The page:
Wednesday, April 13, 2011


John Nolte of Big Hollywood has posted part 1 of their interview with Executive Producer Joel Surnow. As Big Hollywood so aptly describes it. 

For those of you new to planet Earth, Surnow’s the Executive Producer of “The Kennedys,” a $30 million, eight-part miniseries that just completed a successful cable run on the Reelz Channel. It starred Hollywood heavyweights Greg Kinnear, Barry Pepper, Tom Wilkinson, and Katie Holmes and was originally set to air on the History Channel, until a last minute decision was made by the parent company’s board (Hearst, ABC Disney, NBC Universal) that the series didn’t meet History Channel’s standards.
No one bought that excuse for a second because at the center of this political storm sat Surnow, one of the rare, openly conservative players in Hollywood.
Here in an excerpt from the interview.

BH:  Did the same people who said, “This script is approved. Go ahead and shoot it,” are they the same ones who later turned around and said, “We don’t want to air it. It’s not right for our network”? Is that a fair representation?
JS: No.  The History executives and historians were the ones who approved the script.  The ones that said we don’t want to air it were the people above History – the corporate board.
BH:  So the board had never approved the script, but the History executives had?
JS:  The board doesn’t get involved in stuff like that.  That wouldn’t be a function of the board. However, having said that, I’m sure that History felt a great deal of pressure to ensure the board what they were putting on the air was historically accurate.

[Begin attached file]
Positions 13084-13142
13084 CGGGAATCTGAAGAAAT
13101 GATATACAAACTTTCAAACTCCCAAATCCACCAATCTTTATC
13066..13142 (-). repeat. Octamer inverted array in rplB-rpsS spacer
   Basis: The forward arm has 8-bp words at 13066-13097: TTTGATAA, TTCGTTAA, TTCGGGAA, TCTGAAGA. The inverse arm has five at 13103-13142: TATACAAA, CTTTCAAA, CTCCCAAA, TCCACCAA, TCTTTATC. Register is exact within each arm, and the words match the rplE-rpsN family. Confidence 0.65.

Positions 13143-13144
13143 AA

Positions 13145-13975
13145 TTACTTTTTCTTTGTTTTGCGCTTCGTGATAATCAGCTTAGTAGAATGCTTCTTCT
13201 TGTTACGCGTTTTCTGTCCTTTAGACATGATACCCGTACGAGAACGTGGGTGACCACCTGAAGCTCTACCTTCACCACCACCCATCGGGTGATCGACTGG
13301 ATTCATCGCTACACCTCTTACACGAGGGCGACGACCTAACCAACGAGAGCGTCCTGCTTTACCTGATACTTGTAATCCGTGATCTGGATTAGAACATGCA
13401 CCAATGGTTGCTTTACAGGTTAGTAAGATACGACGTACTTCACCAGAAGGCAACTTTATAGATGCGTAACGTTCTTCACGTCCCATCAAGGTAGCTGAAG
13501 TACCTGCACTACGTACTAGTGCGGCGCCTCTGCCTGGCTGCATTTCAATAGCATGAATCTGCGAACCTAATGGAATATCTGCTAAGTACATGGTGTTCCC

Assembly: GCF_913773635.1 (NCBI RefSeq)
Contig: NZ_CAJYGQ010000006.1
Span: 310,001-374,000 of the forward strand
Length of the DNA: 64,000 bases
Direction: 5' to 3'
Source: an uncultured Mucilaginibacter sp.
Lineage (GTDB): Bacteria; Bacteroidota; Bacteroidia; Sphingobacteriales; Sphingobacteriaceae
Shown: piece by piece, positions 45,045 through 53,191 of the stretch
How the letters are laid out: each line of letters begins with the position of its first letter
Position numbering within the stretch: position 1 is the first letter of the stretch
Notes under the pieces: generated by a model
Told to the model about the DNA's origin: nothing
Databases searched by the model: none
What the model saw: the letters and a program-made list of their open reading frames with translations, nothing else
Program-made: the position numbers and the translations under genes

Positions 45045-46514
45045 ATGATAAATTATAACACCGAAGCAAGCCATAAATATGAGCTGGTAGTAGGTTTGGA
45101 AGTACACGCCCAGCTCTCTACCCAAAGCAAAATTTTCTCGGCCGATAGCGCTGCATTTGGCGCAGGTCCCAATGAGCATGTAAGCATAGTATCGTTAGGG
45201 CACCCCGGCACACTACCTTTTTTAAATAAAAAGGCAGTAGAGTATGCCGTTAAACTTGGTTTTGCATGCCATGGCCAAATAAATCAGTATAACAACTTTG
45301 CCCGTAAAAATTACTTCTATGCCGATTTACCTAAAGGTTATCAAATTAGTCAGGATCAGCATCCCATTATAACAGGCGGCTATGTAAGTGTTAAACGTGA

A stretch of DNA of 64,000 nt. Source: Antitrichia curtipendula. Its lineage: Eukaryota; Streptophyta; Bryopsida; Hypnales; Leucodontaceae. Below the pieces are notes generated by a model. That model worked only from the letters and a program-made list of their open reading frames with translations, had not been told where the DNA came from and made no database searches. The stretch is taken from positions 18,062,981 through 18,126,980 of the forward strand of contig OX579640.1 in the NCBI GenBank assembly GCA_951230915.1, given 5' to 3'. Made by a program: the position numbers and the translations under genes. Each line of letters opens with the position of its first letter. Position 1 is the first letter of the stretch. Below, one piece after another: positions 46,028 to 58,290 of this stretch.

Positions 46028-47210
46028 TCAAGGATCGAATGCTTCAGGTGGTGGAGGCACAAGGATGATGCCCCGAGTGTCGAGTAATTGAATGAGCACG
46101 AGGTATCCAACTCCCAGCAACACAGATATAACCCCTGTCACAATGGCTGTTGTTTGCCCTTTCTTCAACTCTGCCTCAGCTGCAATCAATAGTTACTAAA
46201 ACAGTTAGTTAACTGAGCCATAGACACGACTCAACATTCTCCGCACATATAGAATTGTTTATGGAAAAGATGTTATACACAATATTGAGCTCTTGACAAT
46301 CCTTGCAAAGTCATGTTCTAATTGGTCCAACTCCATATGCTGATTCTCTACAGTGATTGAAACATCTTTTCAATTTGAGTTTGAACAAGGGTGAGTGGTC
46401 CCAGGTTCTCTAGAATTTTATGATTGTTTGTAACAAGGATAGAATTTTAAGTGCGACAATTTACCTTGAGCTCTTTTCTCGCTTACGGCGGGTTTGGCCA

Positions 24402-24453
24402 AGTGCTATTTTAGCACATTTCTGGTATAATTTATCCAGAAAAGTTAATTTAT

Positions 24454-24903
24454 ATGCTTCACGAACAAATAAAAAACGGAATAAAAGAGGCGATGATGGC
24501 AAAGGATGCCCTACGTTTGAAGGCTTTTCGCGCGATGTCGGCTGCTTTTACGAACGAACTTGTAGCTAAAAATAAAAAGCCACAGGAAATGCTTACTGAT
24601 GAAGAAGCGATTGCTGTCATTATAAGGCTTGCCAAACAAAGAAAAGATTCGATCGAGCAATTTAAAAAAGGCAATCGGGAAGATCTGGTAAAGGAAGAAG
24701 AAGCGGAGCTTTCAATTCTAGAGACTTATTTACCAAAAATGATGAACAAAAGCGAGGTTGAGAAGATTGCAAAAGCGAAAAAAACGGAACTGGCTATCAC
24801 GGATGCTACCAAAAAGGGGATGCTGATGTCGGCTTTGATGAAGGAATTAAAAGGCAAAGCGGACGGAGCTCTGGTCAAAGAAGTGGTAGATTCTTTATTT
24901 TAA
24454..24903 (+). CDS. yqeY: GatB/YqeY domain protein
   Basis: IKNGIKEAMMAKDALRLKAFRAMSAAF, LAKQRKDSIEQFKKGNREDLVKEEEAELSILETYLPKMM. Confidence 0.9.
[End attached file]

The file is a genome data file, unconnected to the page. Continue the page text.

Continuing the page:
BH:  Certainly. Especially with the level of scrutiny you were under. And and I agree that’s a good process and probably makes for better storytelling, and you mentioned that one thing you had to prove to a historian was that a gun was part of the White House decoration.
JS: That was when we were shooting, that was the dailies. There was a rifle on the Oval Office wall, and [the historians] were microscopically looking at dailies.  They saw [the firearm] and said, “We don’t want JFK sitting in front of a rifle – it’s sending the wrong message.”  And then we had to dig into the pile to find the photographs to find JFK sitting in front of a rifle. 
BH:  So they were scrutinizing dailies, as well?
JS: Absolutely.  They not only approved the script, they approved the shows – the cuts of the show.
Go read the whole thing its a fascinating read.

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